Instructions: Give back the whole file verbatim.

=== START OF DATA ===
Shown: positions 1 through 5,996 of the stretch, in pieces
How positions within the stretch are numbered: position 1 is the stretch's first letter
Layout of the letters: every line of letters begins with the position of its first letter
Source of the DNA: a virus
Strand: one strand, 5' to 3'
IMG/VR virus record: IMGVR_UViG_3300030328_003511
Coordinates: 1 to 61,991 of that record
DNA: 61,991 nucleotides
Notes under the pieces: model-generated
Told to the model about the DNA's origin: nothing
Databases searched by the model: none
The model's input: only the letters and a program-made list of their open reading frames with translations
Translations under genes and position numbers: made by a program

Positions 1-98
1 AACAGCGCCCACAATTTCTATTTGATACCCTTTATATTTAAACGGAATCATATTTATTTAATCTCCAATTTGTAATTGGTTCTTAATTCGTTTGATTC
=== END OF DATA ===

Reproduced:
Shown: positions 1 through 5,996 of the stretch, in pieces
How positions within the stretch are numbered: position 1 is the stretch's first letter
Layout of the letters: every line of letters begins with the position of its first letter
Source of the DNA: a virus
Strand: one strand, 5' to 3'
IMG/VR virus record: IMGVR_UViG_3300030328_003511
Coordinates: 1 to 61,991 of that record
DNA: 61,991 nucleotides
Notes under the pieces: model-generated
Told to the model about the DNA's origin: nothing
Databases searched by the model: none
The model's input: only the letters and a program-made list of their open reading frames with translations
Translations under genes and position numbers: made by a program

Positions 1-98
1 AACAGCGCCCACAATTTCTATTTGATACCCTTTATATTTAAACGGAATCATATTTATTTAATCTCCAATTTGTAATTGGTTCTTAATTCGTTTGATTC